The greater sage-grouse (Centrocercus urophasianus) is a large,
ground-dwelling bird. Measuring as much as 30 inches in length and two
feet tall, it weighs from two to seven pounds. It has a long, pointed
tail with legs feathered to the base of the toes and fleshy yellow
combs over the eyes. Males are larger than females and sport a white
ruff around their necks in addition to the typical mottled brown,
black and white plumage.
Distribution and Habitat: The greater sage-grouse is found at elevations ranging from 4,000 to over 9,000 feet. It is an omnivore, eating mainly sagebrush, some other soft plants, and insects.
One of the most interesting aspects of the greater sage-grouse is its nearly complete reliance on sagebrush. These birds cannot survive in areas where sagebrush does not exist.
The historic range of the greater sage-grouse included Washington, Oregon, California, Nevada, Idaho, Montana, Wyoming, Colorado, Utah, South Dakota, North Dakota, Kansas, Oklahoma, Nebraska, New Mexico, Arizona, and the Canadian provinces of British Columbia, Alberta, and Saskatchewan. Greater sage-grouse have apparently disappeared from Nebraska, Kansas, Oklahoma, New Mexico, Arizona British Columbia and Saskatchewan.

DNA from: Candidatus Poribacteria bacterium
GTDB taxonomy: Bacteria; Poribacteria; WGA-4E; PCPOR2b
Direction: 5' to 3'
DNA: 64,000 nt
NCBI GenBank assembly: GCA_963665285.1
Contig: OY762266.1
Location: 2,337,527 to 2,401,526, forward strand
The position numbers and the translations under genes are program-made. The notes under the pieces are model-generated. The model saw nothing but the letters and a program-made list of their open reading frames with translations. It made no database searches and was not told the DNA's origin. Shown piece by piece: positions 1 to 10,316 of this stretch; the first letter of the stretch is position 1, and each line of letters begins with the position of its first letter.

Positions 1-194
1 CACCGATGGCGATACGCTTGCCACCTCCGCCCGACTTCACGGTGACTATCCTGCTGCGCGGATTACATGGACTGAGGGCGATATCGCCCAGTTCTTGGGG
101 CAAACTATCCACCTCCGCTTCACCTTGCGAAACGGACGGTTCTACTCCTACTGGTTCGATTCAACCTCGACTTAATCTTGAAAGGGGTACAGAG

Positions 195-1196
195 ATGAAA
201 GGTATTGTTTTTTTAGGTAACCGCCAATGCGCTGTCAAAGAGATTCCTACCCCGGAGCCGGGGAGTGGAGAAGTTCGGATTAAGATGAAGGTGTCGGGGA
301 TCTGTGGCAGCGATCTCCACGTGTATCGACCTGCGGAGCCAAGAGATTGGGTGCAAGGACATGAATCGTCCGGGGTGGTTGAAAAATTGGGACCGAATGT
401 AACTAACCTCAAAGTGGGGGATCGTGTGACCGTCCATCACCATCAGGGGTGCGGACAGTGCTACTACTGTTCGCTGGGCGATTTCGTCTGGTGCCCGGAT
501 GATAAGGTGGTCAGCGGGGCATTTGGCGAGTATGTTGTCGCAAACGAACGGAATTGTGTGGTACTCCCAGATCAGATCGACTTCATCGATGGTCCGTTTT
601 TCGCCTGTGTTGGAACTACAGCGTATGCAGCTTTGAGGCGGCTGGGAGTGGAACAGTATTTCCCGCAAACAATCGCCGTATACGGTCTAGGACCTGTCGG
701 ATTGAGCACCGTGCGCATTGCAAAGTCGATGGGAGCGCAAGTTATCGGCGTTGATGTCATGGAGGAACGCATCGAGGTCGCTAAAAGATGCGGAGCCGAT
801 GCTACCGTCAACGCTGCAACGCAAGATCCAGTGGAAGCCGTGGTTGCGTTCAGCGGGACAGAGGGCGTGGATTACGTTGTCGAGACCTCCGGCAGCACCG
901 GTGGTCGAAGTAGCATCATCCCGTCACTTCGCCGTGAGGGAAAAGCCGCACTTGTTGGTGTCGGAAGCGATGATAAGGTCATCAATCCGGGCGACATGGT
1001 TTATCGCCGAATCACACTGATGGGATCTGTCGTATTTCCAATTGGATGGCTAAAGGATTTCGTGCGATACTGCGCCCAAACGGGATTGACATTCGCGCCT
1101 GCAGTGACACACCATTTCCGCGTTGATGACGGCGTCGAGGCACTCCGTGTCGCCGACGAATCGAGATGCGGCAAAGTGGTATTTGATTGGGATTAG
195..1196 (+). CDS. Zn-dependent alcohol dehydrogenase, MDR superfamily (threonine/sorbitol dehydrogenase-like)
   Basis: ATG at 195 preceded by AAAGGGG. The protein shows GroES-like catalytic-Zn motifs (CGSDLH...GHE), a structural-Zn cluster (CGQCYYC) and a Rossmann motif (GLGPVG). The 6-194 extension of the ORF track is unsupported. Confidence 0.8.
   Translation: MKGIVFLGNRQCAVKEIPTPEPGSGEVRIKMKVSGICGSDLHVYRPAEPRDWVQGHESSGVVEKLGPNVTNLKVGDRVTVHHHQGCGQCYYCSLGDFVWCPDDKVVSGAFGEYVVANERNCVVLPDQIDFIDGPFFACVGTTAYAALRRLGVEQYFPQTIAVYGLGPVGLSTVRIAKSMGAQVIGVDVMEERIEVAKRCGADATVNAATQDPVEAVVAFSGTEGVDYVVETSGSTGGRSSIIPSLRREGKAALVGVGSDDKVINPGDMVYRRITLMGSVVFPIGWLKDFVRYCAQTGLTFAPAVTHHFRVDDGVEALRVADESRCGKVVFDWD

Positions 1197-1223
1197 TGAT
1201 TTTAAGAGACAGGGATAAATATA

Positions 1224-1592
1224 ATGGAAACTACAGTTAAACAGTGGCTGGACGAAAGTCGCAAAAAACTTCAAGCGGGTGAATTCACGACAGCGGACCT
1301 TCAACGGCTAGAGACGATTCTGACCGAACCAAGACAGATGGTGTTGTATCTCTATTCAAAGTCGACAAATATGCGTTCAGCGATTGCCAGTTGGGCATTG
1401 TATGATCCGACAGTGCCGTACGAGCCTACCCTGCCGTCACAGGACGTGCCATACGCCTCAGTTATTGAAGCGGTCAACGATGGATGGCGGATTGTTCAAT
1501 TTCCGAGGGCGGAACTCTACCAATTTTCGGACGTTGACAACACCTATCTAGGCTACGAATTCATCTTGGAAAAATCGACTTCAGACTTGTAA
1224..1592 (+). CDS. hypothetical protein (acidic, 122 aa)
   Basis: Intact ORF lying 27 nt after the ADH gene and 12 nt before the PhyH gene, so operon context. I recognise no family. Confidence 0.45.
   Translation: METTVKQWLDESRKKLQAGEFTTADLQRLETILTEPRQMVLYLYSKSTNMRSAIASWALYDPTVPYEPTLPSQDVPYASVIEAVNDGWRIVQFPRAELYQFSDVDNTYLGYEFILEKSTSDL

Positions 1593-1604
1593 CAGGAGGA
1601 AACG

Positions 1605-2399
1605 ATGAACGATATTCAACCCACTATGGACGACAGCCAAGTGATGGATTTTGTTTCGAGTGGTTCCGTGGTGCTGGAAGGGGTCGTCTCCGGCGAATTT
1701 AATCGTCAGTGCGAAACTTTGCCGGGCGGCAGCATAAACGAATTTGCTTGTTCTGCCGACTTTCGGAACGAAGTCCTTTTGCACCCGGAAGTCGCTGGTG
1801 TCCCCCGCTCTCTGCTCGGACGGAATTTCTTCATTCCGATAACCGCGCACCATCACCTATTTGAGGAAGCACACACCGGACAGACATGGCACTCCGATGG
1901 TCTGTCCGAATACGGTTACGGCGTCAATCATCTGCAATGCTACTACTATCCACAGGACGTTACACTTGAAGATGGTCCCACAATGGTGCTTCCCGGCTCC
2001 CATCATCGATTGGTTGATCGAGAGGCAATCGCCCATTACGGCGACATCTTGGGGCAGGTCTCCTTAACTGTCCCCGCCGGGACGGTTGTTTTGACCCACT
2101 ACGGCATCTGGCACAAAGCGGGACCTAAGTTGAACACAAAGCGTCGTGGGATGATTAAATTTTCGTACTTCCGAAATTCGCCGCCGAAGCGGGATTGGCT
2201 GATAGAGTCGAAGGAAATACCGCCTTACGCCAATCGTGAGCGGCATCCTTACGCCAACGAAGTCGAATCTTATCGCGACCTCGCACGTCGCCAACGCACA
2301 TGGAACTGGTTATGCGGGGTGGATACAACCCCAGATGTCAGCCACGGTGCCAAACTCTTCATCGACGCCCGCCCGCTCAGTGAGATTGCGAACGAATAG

Greater sage-grouse that occur in the Bi-State area of eastern California and west central Nevada have been referred to as Mono Basin Area population of sage-grouse by some. The geographic range covered by Mono Basin area population of sage-grouse includes portions of Carson City , Lyon, Mineral, Esmeralda, and Douglas Counties in Nevada and portions of Alpine and Inyo Counties , and most of Mono County , in California . Several studies have documented that greater sage-grouse in this geographic area are genetically unique compared to populations of greater sage-grouse elsewhere in the species range. However, the full extent of this uniqueness is yet to be determined. (USFWS/Stephen Ting)